18 Indira Gandhi Institute of Development Research, Mumbai, India Is Market Discipline Effective? The above empirical studies demonstrate that market discipline may not really come from the stock and bond holders but more likely from counterparties (including depositions) borrowers and regulators. The information content under Pillar III should thus be of greater relevance to the latter group. Greenspan (2001) “… we need to adopt policies that promote private counterparty supervision as the first line of defence for a safe and sound banking system. Uninsured counterparties must price higher or simply not deal with banking organizations that take on excessive risk”. This statement has strong implications for cross border flows. Representatives of countries with imperfect market systems fear that public disclosure under Pillar III could seriously undermine the flow of global deposits and other capital inflows.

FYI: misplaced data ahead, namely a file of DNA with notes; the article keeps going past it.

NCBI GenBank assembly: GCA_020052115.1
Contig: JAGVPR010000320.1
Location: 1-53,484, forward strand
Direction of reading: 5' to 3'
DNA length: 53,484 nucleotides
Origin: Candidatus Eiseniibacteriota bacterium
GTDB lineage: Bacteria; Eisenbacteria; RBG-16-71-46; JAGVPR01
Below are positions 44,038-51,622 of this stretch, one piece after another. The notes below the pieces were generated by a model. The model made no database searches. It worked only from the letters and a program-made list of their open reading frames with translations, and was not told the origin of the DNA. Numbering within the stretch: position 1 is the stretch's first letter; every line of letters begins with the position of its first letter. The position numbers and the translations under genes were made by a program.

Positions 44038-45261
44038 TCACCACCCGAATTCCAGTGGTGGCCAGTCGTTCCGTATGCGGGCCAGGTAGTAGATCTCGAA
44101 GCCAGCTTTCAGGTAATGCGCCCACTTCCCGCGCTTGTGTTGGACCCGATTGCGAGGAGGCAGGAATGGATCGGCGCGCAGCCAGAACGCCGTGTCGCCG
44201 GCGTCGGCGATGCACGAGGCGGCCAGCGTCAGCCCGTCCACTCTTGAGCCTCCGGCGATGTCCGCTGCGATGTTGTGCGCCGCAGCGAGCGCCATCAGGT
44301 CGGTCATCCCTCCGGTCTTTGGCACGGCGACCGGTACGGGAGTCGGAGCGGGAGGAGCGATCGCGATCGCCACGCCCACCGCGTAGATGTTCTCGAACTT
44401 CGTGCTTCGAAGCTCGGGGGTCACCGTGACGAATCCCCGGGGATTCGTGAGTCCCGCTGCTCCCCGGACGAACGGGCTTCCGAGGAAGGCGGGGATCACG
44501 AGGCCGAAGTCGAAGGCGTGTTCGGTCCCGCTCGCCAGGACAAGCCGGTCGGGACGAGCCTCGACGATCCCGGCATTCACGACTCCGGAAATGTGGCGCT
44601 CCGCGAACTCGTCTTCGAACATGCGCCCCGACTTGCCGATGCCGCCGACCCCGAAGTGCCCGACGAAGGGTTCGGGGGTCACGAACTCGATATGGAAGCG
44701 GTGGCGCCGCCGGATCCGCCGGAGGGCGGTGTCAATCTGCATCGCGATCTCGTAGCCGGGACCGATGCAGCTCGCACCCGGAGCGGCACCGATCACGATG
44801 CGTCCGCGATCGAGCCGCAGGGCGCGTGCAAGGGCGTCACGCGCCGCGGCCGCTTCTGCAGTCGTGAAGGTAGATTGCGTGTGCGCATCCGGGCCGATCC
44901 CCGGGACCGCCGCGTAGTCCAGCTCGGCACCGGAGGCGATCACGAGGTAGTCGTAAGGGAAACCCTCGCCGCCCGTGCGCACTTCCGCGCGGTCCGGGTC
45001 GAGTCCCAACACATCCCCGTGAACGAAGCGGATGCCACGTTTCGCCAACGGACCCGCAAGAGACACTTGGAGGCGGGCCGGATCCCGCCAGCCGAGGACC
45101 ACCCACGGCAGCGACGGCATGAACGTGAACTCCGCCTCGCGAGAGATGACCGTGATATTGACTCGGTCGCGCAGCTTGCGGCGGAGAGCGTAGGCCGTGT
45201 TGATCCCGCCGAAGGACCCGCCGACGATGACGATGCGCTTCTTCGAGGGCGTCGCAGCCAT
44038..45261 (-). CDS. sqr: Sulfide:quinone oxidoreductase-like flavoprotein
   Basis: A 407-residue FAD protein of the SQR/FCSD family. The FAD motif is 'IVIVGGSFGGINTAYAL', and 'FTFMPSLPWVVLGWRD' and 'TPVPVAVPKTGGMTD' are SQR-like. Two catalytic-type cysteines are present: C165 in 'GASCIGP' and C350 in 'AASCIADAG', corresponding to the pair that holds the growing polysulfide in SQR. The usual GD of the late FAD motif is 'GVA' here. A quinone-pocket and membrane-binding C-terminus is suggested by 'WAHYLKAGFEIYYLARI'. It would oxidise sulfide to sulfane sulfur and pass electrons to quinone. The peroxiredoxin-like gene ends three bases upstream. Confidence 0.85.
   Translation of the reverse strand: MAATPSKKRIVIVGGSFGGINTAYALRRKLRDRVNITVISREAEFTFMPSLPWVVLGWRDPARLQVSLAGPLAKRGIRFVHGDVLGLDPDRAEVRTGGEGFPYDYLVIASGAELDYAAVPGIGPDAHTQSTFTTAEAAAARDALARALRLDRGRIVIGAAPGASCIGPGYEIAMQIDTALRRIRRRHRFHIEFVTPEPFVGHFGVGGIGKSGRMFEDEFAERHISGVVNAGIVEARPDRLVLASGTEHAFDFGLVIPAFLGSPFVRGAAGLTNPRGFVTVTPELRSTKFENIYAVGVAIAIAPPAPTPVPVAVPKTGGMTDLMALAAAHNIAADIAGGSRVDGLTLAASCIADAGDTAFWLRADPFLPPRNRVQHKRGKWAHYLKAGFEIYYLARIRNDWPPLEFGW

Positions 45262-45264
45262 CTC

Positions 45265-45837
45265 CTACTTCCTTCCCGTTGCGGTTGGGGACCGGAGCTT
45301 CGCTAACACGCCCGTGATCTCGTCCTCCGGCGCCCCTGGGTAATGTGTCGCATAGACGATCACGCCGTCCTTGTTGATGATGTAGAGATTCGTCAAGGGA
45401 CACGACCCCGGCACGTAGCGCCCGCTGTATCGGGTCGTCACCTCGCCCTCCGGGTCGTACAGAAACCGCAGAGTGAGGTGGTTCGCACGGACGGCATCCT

19 Indira Gandhi Institute of Development Research, Mumbai, India Basel II : Second & Third Pillars 1.Second Pillar (Supervisory Review Process 2.Third Pillar (Market Discipline) (i)Structure and components of bank capital (ii)Accounting policies used for valuation of assets and liabilities (iii)Risk exposures and risk management strategies (iv)Capital ratio and main features of its capital instruments. (i)Supervisors should be able to prescribe higher capital adequacy ratios for specific banks. (ii)Banks should develop internal procedures for assessing overall capital adequacy in relation to their risk profiles. (iii)Strategies and procedures adopted in (ii) should be open to supervisory review. (iv)Prompt corrective action by supervisors. Stress disclosures by banks to enable counterparties (to bank transactions) make well-founded risk. Salient components of disclosure information